Adolescent depression beyond DSM definition: a network analysis
European child & adolescent psychiatry
Adolescence; Depressive symptoms; Diagnostic and statistical manual of mental disorders; Patient outcome assessment; Psychometrics
Calls for refining the understanding of depression beyond diagnostic criteria have been growing in recent years. We examined the prevalence and relevance of DSM and non-DSM depressive symptoms in two Brazilian school-based adolescent samples with two commonly used scales, the Patient Health Questionnaire (PHQ-A) and the Mood and Feelings Questionnaire (MFQ). We analyzed cross-sectional data from two similarly recruited samples of adolescents aged 14-16 years, as part of the Identifying Depression Early in Adolescence (IDEA) study in Brazil. We assessed dimensional depressive symptomatology using the PHQ-A in the first sample (n = 7720) and the MFQ in the second sample (n = 1070). We conducted network analyses to study symptom structure and centrality estimates of the two scales. Additionally, we compared centrality of items included (e.g., low mood, anhedonia) and not included in the DSM (e.g., low self-esteem, loneliness) in the MFQ. Sad mood and worthlessness items were the most central items in the network structure of the PHQ-A. In the MFQ sample, self-hatred and loneliness, two non-DSM features, were the most central items and DSM and non-DSM items in this scale formed a highly interconnected network of symptoms. Furthermore, analysis of the MFQ sample revealed DSM items not to be more frequent, severe or interconnected than non-DSM items, but rather part of a larger network of symptoms. A focus on symptoms might advance research on adolescent depression by enhancing our understanding of the disorder.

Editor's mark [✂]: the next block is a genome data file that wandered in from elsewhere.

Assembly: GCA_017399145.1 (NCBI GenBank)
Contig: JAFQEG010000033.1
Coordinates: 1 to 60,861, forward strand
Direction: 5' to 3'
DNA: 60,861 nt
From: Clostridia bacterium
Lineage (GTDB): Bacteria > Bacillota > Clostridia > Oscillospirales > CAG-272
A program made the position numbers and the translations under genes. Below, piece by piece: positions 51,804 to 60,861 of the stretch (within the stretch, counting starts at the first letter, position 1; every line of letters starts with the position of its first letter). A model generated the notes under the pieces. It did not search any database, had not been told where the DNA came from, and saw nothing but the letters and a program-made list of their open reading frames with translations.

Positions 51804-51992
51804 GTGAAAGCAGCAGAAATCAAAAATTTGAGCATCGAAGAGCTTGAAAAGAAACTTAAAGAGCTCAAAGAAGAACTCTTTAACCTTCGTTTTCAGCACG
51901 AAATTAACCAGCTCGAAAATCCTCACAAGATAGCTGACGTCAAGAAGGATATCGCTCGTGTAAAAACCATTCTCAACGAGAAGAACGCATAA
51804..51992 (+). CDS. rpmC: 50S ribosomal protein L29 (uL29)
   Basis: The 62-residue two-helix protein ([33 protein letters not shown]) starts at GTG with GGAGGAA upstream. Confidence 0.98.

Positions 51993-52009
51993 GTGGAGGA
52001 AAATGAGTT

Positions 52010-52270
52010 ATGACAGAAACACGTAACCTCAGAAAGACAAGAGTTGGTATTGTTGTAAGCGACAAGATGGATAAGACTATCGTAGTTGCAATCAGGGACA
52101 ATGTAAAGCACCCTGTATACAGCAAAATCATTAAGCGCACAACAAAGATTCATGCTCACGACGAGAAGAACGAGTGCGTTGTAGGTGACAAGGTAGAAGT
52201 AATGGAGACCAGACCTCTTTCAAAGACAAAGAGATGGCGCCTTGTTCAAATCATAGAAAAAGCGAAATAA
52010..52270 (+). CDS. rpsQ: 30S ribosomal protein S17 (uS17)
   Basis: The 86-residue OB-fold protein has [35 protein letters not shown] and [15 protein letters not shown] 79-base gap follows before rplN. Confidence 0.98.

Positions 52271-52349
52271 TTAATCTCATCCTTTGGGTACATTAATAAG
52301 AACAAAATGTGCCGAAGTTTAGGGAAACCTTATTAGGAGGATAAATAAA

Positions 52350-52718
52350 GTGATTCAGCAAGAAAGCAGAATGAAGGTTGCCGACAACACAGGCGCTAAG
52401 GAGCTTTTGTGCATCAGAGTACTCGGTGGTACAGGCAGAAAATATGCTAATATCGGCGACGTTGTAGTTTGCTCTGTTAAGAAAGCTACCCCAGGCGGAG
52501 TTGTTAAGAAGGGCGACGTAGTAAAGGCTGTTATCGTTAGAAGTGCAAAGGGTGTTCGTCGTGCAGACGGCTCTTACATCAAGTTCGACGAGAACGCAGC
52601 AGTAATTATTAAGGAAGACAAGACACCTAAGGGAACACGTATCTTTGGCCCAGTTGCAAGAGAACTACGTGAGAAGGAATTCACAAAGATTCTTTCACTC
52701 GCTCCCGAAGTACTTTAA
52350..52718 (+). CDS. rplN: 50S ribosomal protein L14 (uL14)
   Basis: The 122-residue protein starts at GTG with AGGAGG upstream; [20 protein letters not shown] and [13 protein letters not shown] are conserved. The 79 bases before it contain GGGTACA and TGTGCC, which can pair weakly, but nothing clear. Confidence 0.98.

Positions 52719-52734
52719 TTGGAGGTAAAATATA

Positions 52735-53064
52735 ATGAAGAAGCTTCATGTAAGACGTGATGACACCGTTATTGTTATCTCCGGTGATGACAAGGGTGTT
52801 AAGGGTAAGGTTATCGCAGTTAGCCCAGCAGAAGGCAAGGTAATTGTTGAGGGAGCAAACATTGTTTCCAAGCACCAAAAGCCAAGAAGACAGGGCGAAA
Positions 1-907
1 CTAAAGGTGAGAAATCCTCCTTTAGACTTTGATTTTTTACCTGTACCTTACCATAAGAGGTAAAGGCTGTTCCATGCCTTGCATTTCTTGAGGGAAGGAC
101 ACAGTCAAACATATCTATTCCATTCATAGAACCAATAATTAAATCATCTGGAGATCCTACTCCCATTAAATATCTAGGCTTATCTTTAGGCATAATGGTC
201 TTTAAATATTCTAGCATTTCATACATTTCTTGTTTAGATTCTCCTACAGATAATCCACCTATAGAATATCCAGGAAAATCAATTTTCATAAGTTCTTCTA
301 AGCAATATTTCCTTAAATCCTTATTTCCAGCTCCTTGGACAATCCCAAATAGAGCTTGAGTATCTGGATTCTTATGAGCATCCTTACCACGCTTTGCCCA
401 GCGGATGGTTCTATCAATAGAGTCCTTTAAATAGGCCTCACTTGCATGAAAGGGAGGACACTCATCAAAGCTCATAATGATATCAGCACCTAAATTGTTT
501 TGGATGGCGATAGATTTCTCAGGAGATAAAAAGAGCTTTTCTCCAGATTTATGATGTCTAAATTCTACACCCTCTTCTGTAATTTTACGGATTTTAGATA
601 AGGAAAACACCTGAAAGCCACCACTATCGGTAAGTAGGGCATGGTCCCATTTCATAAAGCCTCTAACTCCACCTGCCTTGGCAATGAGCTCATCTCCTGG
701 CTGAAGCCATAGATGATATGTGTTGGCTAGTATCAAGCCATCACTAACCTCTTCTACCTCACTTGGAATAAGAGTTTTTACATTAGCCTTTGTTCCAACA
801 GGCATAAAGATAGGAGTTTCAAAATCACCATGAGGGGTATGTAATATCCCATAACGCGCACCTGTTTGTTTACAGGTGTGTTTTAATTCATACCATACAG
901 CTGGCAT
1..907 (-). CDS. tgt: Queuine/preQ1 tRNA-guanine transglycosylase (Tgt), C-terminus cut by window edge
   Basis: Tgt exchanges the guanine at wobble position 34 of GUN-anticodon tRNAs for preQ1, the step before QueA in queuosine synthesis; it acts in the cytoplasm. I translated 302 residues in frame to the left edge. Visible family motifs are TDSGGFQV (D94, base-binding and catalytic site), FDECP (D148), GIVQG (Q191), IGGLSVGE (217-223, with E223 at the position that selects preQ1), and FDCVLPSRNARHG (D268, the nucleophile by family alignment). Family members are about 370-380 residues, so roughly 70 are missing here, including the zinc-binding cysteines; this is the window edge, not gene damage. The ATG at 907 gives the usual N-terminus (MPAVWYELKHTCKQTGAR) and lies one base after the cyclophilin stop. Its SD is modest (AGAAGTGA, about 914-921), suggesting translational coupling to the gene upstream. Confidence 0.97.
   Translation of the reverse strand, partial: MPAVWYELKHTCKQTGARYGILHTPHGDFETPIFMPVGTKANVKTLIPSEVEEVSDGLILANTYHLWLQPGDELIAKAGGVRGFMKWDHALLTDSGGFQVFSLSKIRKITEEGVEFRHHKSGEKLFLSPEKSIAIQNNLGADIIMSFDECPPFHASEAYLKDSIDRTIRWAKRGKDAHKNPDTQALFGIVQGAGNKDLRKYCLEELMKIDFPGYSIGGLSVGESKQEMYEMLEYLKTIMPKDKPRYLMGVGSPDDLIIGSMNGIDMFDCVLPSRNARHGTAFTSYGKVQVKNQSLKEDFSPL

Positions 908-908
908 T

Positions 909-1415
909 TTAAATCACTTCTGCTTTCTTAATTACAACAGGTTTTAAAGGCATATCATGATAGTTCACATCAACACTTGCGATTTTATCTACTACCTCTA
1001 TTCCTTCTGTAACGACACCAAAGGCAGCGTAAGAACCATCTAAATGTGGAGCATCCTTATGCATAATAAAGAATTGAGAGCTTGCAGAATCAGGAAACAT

Manfro, Pedro H.; Pereira, Rivka B.; Rosa, Martha; Cogo-Moreira, Hugo; Fisher, Helen L.; Kohrt, Brandon A.; Mondelli, Valeria; and Kieling, Christian, "Adolescent depression beyond DSM definition: a network analysis" (2023). GW Authored Works. Paper 3000.
Psychiatry and Behavioral Sciences